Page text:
Mukundwa, striving to restore single mothers’ dignity

When she was hiding in the bushes during the 1994 Genocide against the Tutsi, Safi Mukundwa hopelessly prayed to God and promised to do everything possible to support the needy people if she survived the killers that were targeting her and her family.
Some ladies learning how to knit. / Courtesy
Some ladies learning how to knit. / Courtesy

When she was hiding in the bushes during the 1994 Genocide against the Tutsi, Safi Mukundwa hopelessly prayed to God and promised to do everything possible to support the needy people if she survived the killers that were targeting her and her family.

Alone in the bush, the 7-year-old then was saved by a man who got her from hiding, took her in his home and raised her with his other children.

“I can say that I was miraculously saved, that my survival was not the mercy of the killers, but that a good Samaritan saved my life and that is why I decided to also become a Samaritan,” she said in an interview with Sunday Times.

Mukundwa, 31 and a mother of two says she grew up with that spirit until her dream became a reality.

How it started

She says her focus was to promote education among the vulnerable people especially the girl child while ensuring they are healthy and nothing deters them from having a better future.

“We all know that education goes hand in hand with better life and we wanted to insure that people we support are also healthy,” says Mukundwa, a resident of Nyarugenge District in the city of Kigali.

1514057288The-project--helps-single-mothers-acquire-skills-which-they-use-to-make-a-living
The project  helps single mothers acquire skills which they use to make a living. / Courtesy

The idea that came decades ago was just an inspiration until five years ago when it came to life.

She got the inspiration when she shared her survival testimony at the Kigali Genocide Memorial Centre where she met visitors who got inspired and asked her how they could help her.

“I met people at the memorial site and, as I gave a testimony about my survival and renewal, they bacame touched and one, Devon Ogden from Los Angeles, asked me how they could help me, I asked him to help me help the vulnerable children,” she says adding that then she was a university student.

So in 2012, she founded Safi Life Organisation (SLO) to implement her project. 

“I received money from well wishers and I started supporting one female student to go to university, I looked for more money and so far we have managed to help four women graduate while eight others are studying and will soon graduate,” she said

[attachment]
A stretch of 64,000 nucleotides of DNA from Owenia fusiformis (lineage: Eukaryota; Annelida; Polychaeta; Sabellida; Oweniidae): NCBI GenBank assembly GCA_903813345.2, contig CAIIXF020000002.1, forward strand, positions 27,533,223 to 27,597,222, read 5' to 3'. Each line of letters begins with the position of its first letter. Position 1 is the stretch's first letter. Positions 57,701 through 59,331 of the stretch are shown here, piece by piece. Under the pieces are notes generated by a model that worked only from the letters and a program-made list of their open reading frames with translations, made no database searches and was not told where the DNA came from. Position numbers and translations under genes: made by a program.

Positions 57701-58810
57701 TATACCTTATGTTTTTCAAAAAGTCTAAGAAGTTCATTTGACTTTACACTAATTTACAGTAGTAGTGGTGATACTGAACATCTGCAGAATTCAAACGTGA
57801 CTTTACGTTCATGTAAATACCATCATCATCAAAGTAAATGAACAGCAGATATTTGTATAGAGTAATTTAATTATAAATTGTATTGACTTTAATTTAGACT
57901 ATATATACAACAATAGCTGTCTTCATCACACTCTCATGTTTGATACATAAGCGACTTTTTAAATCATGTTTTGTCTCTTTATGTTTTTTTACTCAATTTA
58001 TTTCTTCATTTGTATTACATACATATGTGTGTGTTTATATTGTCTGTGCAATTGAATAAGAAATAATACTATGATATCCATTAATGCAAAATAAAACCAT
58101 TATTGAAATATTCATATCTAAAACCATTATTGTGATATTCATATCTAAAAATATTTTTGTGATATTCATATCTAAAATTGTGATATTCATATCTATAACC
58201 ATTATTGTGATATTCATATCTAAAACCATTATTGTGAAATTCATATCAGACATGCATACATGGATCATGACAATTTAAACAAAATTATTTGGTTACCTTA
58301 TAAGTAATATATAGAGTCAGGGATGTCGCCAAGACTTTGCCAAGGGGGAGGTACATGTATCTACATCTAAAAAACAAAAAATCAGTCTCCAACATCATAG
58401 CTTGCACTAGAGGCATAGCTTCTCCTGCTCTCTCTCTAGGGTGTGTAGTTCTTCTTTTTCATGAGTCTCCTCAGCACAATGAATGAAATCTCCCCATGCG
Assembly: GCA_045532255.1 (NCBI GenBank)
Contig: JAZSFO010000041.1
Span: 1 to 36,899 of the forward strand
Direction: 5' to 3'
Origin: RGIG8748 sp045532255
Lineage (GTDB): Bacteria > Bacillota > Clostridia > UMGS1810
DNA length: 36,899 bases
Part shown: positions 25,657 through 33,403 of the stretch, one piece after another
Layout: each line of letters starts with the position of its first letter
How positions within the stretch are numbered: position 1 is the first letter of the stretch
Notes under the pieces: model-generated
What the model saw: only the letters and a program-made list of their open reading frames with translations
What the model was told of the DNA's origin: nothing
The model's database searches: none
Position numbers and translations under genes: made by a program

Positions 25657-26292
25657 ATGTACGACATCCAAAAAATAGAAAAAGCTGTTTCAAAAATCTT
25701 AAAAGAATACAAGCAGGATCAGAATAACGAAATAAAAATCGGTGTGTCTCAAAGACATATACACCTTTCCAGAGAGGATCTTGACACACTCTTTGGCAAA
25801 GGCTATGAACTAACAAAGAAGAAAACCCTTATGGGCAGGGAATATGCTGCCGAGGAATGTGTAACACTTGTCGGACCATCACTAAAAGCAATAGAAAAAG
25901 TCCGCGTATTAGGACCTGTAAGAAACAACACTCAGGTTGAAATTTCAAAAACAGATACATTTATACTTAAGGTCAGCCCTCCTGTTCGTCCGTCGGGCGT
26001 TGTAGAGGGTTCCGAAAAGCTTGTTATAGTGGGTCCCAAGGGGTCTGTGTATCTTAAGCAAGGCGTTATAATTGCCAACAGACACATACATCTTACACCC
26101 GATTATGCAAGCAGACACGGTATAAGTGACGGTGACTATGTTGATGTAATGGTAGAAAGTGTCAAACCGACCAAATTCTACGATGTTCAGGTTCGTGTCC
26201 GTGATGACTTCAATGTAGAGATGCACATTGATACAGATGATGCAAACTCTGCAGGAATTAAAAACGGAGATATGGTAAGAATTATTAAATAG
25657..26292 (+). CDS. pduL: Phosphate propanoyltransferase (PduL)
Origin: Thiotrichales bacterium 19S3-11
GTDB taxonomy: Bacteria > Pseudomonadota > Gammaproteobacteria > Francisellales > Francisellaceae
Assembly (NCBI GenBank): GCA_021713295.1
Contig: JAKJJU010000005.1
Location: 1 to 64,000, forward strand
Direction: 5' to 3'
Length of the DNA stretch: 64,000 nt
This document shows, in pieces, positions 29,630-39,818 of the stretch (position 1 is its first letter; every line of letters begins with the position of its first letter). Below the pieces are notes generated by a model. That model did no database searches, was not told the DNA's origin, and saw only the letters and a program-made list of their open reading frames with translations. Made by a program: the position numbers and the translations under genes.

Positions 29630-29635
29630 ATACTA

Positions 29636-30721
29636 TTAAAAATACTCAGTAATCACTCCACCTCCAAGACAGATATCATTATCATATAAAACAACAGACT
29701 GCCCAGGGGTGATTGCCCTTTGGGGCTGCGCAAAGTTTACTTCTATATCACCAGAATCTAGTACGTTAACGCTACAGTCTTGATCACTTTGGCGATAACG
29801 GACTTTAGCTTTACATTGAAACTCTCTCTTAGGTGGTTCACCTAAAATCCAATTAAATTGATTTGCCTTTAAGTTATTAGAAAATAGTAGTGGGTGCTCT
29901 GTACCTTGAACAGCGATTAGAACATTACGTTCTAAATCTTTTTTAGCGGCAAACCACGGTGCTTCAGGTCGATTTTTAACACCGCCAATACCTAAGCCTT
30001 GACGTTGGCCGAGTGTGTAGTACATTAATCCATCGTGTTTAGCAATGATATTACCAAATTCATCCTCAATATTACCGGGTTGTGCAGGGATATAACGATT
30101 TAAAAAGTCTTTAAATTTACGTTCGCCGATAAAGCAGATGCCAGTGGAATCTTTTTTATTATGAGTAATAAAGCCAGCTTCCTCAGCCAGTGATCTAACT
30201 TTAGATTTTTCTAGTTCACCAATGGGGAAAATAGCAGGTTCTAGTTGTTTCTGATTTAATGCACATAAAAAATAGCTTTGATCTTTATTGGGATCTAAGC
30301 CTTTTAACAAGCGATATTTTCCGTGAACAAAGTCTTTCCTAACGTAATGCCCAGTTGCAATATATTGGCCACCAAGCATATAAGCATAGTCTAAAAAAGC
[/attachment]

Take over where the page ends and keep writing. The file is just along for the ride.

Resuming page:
However, as time went on, Mukundwa says that her organisation cannot just help females as they are many other vulnerable people who are in need of support. She decided to expand her Samaritan activities to also reach a segment of these people.

She started a new project dubbed; “ Ndashoboye project” loosely translated as “ I am able project” that aims at  helping single mothers, including young girls who don’t have any source of income to look after their children.

“We realized that part of our society was vulnerable and needed attention so we want to equip them with hands on skills. We are planning to train them in handcraft, hair dressing and welding among others to help them help themselves and we will help them create cooperatives and offer them start up kits,” she added.

The project will be fully operational in 5 years and will be implemented in two phases. It will target over 2500 females mostly single mothers and the pilot project is already ongoing in Gahanga sector, Kicukiro district where single mothers are undergoing training in hairdressing and knitting, according to Mukundwa

She said that they are planning to work with authorities from Kirehe and Rubavu districts as they have been identified as the most affected ones. The project will cost about Rwf100milion.

“We will work with local leaders to identify the needy people to support and I will keep mobilizing funds from donors and look for new ones, people plan bad things and they manage to implement them, so I don’t see why I will fail implementing good things,” she said proudly.

She added that she was in touch with Norwegian partners to see if they can implement the projects together.

Her advice to the youth

Mukundwa thinks that women should not feel weak and be cheated but rather be confident to work hard to develop themselves and resist any kind of violence against them.

Alphonsine  Uwimana, a 26 year-old single mother of three from Gahanga sector said she was jobless but is now optimistic that her life and that of her children will change positively because of the skills she is acquiring..
 
“I am studying knitting using modern machines and also learning some basic English which I am optimistic will help me change my life,” she noted.

editorial@newtimes.co.rw

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